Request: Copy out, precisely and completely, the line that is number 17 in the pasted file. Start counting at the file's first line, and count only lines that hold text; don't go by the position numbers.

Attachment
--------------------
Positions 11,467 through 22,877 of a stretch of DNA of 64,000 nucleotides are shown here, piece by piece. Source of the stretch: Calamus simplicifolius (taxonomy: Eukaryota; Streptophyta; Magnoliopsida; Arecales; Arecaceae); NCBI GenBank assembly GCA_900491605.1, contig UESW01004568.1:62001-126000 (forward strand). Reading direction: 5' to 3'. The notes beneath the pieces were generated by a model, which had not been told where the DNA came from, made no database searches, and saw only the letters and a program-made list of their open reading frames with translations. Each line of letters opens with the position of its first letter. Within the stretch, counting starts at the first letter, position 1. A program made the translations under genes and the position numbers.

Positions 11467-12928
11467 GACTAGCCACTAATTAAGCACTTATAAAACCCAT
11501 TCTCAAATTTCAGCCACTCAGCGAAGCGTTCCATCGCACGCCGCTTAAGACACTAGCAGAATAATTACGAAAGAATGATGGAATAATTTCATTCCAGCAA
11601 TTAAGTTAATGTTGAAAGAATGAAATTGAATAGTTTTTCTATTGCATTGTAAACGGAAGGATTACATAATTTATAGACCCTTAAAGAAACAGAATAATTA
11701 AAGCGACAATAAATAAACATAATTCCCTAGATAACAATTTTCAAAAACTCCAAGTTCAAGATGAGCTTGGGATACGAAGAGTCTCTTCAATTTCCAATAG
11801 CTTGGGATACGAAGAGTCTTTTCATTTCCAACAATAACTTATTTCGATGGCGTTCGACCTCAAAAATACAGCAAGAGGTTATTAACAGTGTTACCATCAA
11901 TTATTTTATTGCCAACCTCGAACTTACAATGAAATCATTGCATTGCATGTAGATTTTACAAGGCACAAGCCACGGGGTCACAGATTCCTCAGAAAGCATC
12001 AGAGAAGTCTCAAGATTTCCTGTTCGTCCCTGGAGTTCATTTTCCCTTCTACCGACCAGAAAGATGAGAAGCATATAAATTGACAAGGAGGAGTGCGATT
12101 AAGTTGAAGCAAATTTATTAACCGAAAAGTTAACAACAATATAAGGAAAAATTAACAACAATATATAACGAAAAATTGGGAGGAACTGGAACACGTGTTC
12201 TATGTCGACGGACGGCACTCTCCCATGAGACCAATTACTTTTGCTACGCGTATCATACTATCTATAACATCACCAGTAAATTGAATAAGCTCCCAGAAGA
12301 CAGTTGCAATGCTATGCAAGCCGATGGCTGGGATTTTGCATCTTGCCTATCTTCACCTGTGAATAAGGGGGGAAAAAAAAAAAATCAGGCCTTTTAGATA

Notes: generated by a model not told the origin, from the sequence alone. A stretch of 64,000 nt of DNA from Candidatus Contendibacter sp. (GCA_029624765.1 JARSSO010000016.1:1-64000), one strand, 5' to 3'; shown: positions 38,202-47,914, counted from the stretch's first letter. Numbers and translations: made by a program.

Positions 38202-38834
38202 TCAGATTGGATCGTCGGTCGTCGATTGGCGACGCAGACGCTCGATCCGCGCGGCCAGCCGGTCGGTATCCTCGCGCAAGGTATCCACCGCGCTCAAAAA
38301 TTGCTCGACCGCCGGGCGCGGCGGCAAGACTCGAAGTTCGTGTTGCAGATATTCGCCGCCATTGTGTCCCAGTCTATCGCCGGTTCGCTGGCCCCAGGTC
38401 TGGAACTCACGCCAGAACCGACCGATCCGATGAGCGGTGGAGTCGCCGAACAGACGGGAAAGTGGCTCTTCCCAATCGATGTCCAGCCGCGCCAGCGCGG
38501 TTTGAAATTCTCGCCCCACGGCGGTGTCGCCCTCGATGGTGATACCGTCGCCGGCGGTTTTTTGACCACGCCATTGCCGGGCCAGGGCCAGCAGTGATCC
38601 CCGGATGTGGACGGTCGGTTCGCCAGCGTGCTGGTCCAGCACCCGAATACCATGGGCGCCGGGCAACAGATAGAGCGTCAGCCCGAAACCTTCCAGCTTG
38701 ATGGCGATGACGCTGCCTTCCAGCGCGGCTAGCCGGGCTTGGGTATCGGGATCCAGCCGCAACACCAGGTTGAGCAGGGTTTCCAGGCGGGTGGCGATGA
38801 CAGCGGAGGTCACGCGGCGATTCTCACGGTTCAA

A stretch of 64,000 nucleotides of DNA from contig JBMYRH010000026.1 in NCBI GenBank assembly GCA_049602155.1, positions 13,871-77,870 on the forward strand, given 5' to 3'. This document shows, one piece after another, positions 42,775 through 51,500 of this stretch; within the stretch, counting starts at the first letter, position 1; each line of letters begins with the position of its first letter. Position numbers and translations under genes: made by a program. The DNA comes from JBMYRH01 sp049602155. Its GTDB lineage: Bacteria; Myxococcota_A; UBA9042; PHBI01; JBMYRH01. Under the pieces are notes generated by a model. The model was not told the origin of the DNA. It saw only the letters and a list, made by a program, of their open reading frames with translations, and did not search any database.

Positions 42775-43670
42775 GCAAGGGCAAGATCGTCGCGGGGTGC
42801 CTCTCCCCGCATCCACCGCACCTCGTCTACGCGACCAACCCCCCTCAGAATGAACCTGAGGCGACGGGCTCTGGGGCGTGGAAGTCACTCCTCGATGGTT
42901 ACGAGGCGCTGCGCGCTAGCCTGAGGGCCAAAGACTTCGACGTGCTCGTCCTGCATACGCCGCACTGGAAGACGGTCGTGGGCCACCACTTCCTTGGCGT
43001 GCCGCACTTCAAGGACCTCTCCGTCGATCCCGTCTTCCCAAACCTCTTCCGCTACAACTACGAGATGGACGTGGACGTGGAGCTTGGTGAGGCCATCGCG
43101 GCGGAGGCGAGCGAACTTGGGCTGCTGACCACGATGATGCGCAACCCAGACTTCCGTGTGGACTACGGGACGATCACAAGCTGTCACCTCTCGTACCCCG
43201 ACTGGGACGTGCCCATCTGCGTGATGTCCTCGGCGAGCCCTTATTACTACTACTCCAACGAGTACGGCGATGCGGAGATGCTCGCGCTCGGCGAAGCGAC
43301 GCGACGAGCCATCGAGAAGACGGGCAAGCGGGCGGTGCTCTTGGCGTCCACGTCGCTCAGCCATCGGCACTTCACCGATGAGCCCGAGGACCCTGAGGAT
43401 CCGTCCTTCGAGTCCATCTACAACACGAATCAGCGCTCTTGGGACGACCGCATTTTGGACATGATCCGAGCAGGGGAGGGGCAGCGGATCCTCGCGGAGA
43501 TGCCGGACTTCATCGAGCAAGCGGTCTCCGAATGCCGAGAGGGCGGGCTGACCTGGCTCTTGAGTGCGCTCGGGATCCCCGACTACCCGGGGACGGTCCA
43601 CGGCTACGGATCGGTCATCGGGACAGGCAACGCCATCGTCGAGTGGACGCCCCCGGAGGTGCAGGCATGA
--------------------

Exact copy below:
38401 TGGAACTCACGCCAGAACCGACCGATCCGATGAGCGGTGGAGTCGCCGAACAGACGGGAAAGTGGCTCTTCCCAATCGATGTCCAGCCGCGCCAGCGCGG